Recap: I’ve made the top and now it’s the legs. This is a Trestle kitchen table being designed on the fly as I go using $40 worth of framing lumber (spruce) from Lowes.
The past couple of days I managed to get the legs made. I have no plan, just winging it as I go along. The only thing I did was measure my own kitchen table in the house to make sure I get the height right for standard kitchen chairs to use with it.
Each of two legs is made of three sections of 2×6 spruce jointed and planed and glued on edge.
On my computer I used a drawing program to make a template for the table legs. I printed it out and taped it together. Crude and simple but it worked out okay.
The legs were cut out on the bandsaw and the edges scraped and sanded smooth.
I decided to drill two decorative holes near the top edge. Then I used a round-over bit to trim up the edges and the holes.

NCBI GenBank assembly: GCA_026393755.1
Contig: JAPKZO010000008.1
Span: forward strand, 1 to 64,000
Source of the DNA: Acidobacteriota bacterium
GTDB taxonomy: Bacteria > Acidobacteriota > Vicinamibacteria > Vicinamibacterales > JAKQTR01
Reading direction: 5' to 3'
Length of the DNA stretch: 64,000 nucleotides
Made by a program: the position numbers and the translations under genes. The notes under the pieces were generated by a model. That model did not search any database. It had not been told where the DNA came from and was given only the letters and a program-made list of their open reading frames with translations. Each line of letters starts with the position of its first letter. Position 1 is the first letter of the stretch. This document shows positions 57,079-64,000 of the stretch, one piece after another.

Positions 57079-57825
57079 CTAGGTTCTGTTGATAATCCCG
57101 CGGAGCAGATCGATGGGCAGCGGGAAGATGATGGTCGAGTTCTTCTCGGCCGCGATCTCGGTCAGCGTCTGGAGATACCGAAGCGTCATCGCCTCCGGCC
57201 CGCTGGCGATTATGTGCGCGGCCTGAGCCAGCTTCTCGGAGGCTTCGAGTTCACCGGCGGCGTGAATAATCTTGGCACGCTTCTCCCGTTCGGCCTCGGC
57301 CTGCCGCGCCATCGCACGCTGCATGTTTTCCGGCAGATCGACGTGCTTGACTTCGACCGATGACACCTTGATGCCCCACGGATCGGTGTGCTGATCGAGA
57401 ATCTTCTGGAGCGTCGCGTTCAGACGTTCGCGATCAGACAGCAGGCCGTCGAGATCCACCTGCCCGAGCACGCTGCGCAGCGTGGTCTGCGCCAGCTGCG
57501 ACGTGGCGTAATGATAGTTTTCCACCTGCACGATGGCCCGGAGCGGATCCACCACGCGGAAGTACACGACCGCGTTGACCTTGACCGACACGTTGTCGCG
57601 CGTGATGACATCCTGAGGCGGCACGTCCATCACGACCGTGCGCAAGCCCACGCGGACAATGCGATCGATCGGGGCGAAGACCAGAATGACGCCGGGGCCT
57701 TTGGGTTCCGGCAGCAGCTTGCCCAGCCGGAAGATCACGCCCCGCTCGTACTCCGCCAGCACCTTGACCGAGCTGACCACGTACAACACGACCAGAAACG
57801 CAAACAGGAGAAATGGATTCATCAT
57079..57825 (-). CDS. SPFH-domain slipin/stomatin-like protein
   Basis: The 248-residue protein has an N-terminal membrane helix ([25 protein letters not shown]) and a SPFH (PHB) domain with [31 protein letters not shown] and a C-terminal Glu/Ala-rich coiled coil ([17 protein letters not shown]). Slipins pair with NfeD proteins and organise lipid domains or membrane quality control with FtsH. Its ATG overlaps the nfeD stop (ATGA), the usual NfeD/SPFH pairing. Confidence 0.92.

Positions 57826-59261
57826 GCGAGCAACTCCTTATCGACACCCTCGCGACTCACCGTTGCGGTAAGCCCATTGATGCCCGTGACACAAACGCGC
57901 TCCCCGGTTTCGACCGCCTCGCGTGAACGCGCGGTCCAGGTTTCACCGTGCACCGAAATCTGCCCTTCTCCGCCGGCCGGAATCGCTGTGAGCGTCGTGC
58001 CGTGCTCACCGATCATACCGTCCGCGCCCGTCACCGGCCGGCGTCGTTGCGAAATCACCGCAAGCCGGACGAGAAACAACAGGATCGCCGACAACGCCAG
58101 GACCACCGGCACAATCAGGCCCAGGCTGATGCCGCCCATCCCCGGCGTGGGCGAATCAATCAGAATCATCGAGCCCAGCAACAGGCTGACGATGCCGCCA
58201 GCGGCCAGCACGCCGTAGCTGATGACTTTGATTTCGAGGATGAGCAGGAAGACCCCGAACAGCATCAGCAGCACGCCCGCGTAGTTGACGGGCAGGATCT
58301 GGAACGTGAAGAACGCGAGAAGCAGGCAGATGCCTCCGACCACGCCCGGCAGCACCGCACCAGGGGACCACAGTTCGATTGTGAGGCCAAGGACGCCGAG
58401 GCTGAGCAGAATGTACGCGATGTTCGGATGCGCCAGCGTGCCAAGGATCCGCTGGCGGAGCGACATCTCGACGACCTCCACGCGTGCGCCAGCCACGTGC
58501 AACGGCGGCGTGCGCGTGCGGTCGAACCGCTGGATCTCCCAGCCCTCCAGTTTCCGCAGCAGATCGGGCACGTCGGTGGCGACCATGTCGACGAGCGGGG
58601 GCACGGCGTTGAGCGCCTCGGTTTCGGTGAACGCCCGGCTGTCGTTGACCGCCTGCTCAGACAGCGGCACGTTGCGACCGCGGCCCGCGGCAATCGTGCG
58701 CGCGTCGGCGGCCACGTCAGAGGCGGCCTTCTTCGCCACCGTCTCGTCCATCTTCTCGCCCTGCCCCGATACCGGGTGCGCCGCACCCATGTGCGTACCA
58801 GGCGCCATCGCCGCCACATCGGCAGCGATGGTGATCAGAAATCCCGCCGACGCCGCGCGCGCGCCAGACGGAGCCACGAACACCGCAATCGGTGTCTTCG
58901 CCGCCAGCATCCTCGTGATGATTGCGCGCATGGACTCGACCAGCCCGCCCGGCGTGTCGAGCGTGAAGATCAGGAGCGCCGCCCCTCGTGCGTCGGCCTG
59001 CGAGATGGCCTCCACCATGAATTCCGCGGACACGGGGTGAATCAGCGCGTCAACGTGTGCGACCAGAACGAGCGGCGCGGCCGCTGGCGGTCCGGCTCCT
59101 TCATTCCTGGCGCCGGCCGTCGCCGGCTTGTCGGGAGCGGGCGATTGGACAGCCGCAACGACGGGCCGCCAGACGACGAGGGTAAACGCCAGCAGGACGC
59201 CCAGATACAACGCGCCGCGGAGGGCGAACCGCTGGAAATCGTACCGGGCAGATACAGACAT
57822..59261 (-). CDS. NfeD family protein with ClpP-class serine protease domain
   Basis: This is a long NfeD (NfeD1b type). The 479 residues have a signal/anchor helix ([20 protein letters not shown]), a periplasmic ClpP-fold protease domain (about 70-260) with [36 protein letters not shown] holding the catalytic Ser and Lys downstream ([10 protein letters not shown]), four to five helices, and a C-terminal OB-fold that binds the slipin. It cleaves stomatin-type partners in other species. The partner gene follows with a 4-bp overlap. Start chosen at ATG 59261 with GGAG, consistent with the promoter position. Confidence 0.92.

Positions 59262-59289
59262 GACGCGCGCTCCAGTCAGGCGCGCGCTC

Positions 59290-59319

I decided to cut the tenons on the table saw and trim the ends of them with a handsaw and clean it up with a chisel.
The top brace and bottom brace are made of two 2×6’s glued together and shaped. I split the top one in half so it’s narrower than the bottom one. The same pattern was used for these parts as was used on the legs. I used the top and bottom curve on the paper template to make the curve on the braces. These parts also had the roundover bit treatment.
The mortises were plunged with a 3/4” straight router bit and the corners trimmed out.
One of the legs with mortise and tenons pressed together. In the end they’ll be glued and possibly some sunken screws or maybe dowels to lock them in. Next will be the cross piece to join and lock the two legs together.
and edge view. Notice the narrower top brace.
-- The smell of wood, coffee in the cup, the wife let's me do my thing, the lake is peaceful. http://gagnerwebsite.com/Deceiver/Craftsman_on_the_lake/Craftsman_on_the_lake.html